Lymphoma is a cancer of the lymphatic system. The lymphatic system is part of the immune system, and fights off infection. The system consists of thin tubes that connect with the lymph nodes (glands) throughout the body. The tubes carry fluid called lymph that moves through the lymphatic system and then to the blood. A lymph node is about the size of a pea and contains a large number of lymphocytes (type of white blood cell). These cells divide and the new cells are abnormal. The disease appears as a solid tumour (not liquid like blood) in the lymph nodes of the neck, chest, armpits and groin.
Other organs that are part of the lymphatic system are the bone marrow, spleen, thymus and tonsils. The treatment of lymphoma depends on the type and the health and age of the patient. Lymphoma can be treated by a Haematologist, and some Oncolgists also treat this disease.
Lymphoma is divided into two types: Non-Hodgkin and Hodgkin Lymphoma
NHL is a disease of the lymphatic system where the white blood cells do not work properly and the immune system is weakened. This disease is known to be unpredictable in the way it spreads through the lymphatic system and there are 35 types of NHL.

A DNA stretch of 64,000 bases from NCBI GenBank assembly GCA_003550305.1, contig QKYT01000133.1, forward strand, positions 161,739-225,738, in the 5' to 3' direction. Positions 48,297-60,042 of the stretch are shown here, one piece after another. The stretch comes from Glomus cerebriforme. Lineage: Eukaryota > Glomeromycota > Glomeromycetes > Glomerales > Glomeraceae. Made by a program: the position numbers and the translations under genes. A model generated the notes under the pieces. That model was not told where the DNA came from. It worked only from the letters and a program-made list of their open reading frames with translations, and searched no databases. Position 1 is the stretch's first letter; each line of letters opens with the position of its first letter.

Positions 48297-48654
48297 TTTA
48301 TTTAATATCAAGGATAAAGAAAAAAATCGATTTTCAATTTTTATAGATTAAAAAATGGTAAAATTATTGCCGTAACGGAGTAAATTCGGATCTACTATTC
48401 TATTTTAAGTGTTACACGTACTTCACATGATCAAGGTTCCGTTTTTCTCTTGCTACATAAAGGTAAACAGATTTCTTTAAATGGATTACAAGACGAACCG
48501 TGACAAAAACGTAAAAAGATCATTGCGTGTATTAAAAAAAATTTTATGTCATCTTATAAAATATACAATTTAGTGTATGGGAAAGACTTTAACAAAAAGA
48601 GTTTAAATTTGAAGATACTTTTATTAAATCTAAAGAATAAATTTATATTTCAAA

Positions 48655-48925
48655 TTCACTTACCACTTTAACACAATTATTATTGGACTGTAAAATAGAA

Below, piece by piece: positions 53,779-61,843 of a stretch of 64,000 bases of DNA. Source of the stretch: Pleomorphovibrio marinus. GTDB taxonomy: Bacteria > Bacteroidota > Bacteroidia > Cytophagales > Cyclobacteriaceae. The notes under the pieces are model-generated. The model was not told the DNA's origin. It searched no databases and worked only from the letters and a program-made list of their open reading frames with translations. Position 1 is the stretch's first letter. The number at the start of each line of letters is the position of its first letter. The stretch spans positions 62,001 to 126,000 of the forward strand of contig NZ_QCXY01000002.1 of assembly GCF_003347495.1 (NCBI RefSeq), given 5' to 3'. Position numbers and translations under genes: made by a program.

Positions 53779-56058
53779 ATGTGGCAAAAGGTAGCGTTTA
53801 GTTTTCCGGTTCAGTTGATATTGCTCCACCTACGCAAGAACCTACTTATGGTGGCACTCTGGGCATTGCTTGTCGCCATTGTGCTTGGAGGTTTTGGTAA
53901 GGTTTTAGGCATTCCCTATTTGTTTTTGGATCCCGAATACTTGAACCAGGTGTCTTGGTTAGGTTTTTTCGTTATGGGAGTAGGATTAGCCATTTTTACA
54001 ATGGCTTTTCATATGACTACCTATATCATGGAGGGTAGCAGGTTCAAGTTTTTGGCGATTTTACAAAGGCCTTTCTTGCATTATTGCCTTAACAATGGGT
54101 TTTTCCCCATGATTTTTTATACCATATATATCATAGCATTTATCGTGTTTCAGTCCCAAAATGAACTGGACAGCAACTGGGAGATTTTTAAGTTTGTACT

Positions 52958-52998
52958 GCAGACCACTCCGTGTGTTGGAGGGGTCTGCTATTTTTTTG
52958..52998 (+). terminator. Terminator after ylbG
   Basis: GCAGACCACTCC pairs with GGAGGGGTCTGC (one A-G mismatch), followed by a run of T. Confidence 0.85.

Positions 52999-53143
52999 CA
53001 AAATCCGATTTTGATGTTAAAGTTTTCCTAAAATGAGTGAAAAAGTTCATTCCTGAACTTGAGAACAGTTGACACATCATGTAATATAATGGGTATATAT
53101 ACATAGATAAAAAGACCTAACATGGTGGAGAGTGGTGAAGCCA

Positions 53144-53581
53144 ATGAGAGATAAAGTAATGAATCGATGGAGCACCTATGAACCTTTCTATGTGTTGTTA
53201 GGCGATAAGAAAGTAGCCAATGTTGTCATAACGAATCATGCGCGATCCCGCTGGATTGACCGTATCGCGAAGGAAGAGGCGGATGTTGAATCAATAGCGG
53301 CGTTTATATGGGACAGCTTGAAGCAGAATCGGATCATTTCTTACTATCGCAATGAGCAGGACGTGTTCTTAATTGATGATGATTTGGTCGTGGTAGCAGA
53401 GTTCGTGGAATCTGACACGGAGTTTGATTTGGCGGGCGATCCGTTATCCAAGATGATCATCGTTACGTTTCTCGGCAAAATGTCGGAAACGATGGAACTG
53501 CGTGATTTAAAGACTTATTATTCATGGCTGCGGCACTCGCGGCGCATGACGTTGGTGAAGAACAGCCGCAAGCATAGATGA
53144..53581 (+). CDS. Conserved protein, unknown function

You tend to see NHL in people over the age of 65, but it can occur in younger people. The glands swell up in the neck, groin and/or underarms, as this is where the cancer is formed. NHL could be linked to a genetic problem, or caused by viruses or bacteria that get into the immune system. One of the viruses that can cause NHL is the Epstein-Barr virus, but it does not mean that if you have the virus you will get NHL. This disease can also be caused by exposure to radiation or certain chemicals.
Treatment will depend on the type of NHL, whether the disease is slow or fast growing, the stage and the general health of the patient. Treatment options include: radiotherapy, chemotherapy, targeted and biological medications and stem cell transplant.
HL is a cancer of the lymphatic system, and new white blood cells are formed with a defect. These cells accumulate in the lymph nodes (glands) and form a solid tumour here. The defected cancer cell that causes HL is called the Reed-Sternberg cell, which can be seen under the microscope.
This lymphoma is more common in teenagers and young adults from the age of 15-35. It can develop as a result of a genetic defect, exposure to radiation or certain chemicals or a virus that has damaged the immune system. The most common virus that can cause HL is called the Epstein-Barr virus, but it does not mean that if you have the virus you will get NHL. 50% of patients with HL will have had this viral infection.
Treatment options include chemotherapy, biological and targeted drugs, and radiation therapy.
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